Turkish President Recep Tayyip Erdoğan paid a surprise visit to Hagia Sofia on Sunday just days before the first Muslim prayers are due to be held at the İstanbul landmark since it was reconverted to a mosque the week before last, AFP reported.
In a lightning visit billed as an inspection, Erdoğan took stock of the conversion work, the president’s office said, providing pictures showing scaffolding inside the building.
The Diyanet, the country’s religious authority, said Christian icons would be curtained off and unlit “through appropriate means during prayer times.”
“Our goal is to avoid harming the frescoes, icons and the historic architecture of the edifice,” Erdoğan’s spokesman İbrahim Kalın said in a television interview on Sunday.
It was unclear whether Erdoğan planned to be among some 500 worshippers set to attend Friday prayers.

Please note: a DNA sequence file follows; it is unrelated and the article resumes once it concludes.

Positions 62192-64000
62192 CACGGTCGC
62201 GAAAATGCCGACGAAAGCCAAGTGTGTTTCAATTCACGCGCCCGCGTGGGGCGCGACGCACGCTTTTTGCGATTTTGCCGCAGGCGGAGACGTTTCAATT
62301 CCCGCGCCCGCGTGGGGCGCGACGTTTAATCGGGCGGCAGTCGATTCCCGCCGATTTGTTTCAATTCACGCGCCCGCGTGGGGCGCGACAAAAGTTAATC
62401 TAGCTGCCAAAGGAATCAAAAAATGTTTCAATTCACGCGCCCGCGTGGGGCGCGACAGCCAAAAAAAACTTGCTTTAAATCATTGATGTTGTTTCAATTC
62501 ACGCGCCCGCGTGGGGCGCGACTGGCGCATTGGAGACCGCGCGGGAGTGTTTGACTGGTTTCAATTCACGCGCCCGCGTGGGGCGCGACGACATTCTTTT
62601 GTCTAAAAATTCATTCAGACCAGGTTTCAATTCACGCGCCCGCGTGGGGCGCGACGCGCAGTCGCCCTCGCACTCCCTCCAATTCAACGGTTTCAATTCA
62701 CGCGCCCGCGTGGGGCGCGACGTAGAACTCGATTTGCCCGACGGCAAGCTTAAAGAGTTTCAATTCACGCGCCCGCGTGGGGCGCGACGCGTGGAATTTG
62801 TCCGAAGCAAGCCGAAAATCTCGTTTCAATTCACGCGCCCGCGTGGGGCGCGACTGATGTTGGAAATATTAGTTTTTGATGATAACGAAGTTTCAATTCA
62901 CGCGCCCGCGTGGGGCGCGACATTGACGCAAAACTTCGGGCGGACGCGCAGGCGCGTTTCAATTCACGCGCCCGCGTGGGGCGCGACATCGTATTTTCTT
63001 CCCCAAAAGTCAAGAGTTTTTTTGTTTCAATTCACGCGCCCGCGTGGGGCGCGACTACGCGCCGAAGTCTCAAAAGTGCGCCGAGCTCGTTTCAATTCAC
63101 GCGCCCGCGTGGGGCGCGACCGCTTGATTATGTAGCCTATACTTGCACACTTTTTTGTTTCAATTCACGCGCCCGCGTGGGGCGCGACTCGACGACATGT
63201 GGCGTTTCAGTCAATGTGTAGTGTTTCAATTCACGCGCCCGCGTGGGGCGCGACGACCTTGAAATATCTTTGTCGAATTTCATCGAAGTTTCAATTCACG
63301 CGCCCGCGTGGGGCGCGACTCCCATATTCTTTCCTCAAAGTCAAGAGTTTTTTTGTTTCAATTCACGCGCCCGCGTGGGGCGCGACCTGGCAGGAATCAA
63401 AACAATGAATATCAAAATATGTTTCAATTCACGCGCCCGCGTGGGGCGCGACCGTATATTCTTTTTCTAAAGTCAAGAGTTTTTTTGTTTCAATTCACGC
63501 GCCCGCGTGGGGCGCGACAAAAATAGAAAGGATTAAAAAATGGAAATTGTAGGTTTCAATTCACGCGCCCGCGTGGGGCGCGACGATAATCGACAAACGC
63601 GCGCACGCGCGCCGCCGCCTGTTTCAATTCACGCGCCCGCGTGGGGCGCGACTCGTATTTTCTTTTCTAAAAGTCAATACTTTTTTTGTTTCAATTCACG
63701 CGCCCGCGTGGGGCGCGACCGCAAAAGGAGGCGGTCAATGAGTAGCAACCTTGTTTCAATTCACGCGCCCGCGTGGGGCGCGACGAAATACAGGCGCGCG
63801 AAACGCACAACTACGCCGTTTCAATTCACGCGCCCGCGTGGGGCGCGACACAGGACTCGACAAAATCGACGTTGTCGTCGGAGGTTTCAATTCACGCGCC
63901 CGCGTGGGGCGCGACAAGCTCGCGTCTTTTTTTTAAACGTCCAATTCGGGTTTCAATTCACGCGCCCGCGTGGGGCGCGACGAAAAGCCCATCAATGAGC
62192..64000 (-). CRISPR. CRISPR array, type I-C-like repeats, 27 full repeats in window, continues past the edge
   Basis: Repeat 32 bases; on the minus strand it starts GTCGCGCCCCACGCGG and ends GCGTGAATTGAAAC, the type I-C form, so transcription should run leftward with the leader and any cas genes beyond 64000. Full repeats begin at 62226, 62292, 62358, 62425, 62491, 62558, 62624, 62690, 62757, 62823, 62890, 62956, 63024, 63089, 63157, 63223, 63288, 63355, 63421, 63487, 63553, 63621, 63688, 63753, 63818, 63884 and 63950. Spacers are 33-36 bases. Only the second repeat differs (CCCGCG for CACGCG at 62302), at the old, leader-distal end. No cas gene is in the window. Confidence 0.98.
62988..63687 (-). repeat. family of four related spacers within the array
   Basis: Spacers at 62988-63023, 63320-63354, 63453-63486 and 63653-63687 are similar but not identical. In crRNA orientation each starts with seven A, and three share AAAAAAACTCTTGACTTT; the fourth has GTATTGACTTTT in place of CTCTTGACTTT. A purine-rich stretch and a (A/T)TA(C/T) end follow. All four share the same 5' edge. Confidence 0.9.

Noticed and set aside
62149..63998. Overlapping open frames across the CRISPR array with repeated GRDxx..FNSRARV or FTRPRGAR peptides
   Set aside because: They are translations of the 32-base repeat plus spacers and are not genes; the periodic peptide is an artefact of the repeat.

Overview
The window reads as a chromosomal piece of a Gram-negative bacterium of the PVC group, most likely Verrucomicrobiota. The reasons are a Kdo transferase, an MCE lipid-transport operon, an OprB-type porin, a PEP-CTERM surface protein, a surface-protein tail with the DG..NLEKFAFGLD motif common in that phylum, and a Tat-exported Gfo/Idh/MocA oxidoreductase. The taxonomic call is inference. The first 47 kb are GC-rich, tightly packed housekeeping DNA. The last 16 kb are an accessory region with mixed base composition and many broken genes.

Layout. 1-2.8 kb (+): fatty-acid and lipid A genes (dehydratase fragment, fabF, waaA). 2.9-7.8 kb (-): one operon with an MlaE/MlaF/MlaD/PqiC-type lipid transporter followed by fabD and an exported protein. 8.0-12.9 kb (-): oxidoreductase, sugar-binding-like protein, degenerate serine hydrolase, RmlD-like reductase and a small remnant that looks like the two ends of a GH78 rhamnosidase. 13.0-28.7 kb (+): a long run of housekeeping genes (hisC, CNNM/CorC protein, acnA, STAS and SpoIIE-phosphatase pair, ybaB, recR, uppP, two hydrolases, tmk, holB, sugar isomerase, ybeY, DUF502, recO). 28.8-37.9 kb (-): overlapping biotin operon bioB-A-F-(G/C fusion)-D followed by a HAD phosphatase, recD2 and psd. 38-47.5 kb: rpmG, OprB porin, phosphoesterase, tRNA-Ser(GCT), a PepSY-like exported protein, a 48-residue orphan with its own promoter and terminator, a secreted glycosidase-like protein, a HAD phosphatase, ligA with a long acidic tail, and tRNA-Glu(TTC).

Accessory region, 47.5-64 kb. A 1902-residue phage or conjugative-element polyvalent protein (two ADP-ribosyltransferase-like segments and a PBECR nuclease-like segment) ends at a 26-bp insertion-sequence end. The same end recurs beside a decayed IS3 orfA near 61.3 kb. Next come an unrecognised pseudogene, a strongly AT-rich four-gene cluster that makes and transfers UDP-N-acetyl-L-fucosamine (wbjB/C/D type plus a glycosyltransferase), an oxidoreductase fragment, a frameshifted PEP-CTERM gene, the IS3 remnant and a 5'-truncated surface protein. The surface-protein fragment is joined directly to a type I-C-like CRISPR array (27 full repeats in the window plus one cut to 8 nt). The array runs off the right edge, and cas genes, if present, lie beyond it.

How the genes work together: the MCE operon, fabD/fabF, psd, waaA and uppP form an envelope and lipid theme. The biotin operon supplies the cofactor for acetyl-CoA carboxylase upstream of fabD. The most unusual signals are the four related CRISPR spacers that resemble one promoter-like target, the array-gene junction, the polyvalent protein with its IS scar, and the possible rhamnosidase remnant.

Turkey’s top court paved the way for the conversion in a decision to revoke the edifice’s museum status conferred nearly a century ago.
The sixth-century building had been open to all visitors, regardless of faith, since its inauguration as a museum in 1935.
Earlier this week, the Diyanet said the building would continue to be open to all visitors outside the hours given over to prayer.
The UNESCO World Heritage Site was built as a cathedral during the Byzantine empire but converted into a mosque after the Ottoman conquest of Constantinople in 1453.
It was designated a museum in a key reform of the post-Ottoman authorities under the modern republic’s founder Mustafa Kemal Atatürk.
Erdoğan said last year it had been a “very big mistake” to convert the Hagia Sophia into a museum. The reconversion sparked anger among Christians and tensions between historic foes and uneasy NATO allies Turkey and Greece.